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ON BASEBALL

At Fenway, electricity was no longer current

It's not pro football, where every Sunday means something and every game could have ramifications on winning a division or making the playoffs. There's no crying in baseball, but it's OK to admit that you suffered a letdown after wiping the floor with the New York Yankees over the previous three games.

It's OK to admit that your intensity level just wasn't the same.

How could it be?

The emotion of those games is through the roof for players, management, manager, coaches, you name it. They build themselves into a frenzy and the release is three wins. Euphoria. After you beat the Yankees in April, you're telling your buddy you're going to win it all. You feel great.

There were even high-fives up in the owner's box after the Sox wiped out the Yankees. After the Sox hit four consecutive homers in Sunday night's 7-6 win, there was awe and celebration. Why not? This stuff doesn't happen every day.

Got to kick the Yankees while they're down, because you might not have that chance again. The Red Sox did that in three highly emotional games. You can't pull that emotion out of your back pocket every day.

You're human.

Then comes the hangover.

Toronto came to town last night, and all of a sudden the electric atmosphere around the ballpark was flickering. The spark of the previous three games was gone. Doesn't mean it won't come back tonight or in Baltimore tomorrow night or in New York over the weekend. But you could feel it as early as 3:30 p.m., when the clubhouse opened to the media. Something was missing.

Apparently, some players were being randomly drug-tested on this day, which is not unusual in major league clubhouses. David Ortiz did a book signing at the South Shore Plaza. There were still questions floating around about the Yankee conquest. It was a new day, but there hadn't really been enough time to get the euphoria out of your head.

The Sox knew the Blue Jays were on a five-game losing streak and a win meant everything to them and probably not as much to Boston. Even with a loss, the Sox are 12-6.

"It was a lethargic day," said a very frank Doug Mirabelli, who went 2 for 3. "It didn't feel like we had the energy we had against New York. It didn't seem like we had anything going. Sometimes you don't have it every single day. A little blah today."

That was it in a nutshell.

He was the only guy who seemed to size up the day precisely. "Blah" is a great word to describe it. Mirabelli even acknowledged that his errant throw to third base trying to catch Vernon Wells stealing set "the wrong tone" for the game.

But Mirabelli's teammates wouldn't go where he did.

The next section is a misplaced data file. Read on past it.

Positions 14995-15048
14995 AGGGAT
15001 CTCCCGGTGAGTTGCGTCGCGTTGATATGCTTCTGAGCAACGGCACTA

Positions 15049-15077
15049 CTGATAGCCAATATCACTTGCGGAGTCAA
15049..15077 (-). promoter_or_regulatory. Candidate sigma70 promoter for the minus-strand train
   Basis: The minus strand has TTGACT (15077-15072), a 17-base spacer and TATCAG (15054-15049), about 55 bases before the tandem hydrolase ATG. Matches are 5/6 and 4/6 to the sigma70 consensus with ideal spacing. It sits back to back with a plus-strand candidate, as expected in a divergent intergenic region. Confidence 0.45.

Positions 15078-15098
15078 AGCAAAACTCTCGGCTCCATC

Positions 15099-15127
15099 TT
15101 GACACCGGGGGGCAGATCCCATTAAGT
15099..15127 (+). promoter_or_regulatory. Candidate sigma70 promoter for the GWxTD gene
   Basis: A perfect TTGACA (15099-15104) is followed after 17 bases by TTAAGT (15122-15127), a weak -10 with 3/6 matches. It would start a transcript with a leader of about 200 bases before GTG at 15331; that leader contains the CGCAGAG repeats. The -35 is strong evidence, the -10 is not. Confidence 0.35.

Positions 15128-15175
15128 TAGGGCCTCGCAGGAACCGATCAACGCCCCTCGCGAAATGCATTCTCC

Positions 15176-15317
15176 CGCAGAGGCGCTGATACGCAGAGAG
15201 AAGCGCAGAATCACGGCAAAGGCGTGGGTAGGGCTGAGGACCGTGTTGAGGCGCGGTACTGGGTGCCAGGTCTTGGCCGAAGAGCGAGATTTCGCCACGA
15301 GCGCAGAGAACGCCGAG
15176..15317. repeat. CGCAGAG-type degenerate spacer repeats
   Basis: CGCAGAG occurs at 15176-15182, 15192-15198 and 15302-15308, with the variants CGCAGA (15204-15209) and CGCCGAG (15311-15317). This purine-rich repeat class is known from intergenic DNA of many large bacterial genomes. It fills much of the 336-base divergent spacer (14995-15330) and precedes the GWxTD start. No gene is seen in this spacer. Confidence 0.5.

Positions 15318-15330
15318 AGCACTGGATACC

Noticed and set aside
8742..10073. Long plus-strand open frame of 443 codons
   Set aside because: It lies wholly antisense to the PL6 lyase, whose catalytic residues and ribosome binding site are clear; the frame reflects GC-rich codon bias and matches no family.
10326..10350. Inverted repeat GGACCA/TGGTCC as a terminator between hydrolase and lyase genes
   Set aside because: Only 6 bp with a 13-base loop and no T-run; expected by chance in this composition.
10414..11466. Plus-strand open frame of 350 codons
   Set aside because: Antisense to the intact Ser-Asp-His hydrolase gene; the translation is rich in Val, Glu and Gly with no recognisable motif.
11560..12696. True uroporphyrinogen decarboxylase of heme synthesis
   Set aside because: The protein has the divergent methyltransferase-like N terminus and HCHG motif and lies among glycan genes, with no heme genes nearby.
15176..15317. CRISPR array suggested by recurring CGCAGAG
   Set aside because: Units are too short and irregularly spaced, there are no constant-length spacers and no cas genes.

"No, I don't think so," said Tim Wakefield when asked about a letdown. "We are all professionals in there and we know that we are facing another good team coming into the short two-game series. I don't feel like it was an emotional letdown for us."

Dustin Pedroia, who contributed a two-run double and continued his decent play of late, said, "You play 162 games. You just can't get up for three of them."

Mike Timlin, who surrendered a two-run homer to Aaron Hill and snared a vicious line drive hit right back at him by Gregg Zaun, said letdown talk was an excuse. "We just got beat," he said.

Manager Terry Francona fought the letdown questions as if he were Joe Frazier fighting Muhammad Ali. Letdown? Are you kidding? Not us. He said the loss wasn't because of a lack of emotion but the fact that the offense just didn't deliver, going 1 for 10 with runners in scoring position.

It wasn't that the team stopped trying or that there was no emotion. Look at Kevin Youkilis, who bumped into rails and ran hard down the first base line and came down awkwardly. The Red Sox played hard; there just wasn't that little jet on their backs. Nor were the Blue Jays wearing pinstripes to provide the incentive.

It wasn't that Toronto starter Tomo Ohka was overpowering, but he was efficient, and for five-plus innings, he allowed three runs and kept the Red Sox at bay. He also pitched pretty well against them last week.

It wasn't that Wakefield was awful, because he was actually pretty good. He allowed a key two-run homer to Frank Thomas in the sixth after he walked Wells. But four runs over six innings -- that was one of the better performances by a starter the last week when you think about it. Curt Schilling allowed five runs, Josh Beckett five (four earned), and Daisuke Matsuzaka six. But they won and Wakefield lost.

It was just a ho-hum night.

Meanwhile in Tampa Bay, the Yankees were tripping over themselves again. Alex Rodriguez hit two more homers and they still lost, 10-8. The Orioles, who swept the Blue Jays over the weekend, took it on the chin against the Oakland A's. Other teams didn't have "it," either.

Take a deep breath and repeat: "We suffered a letdown." It's not that hard to admit.

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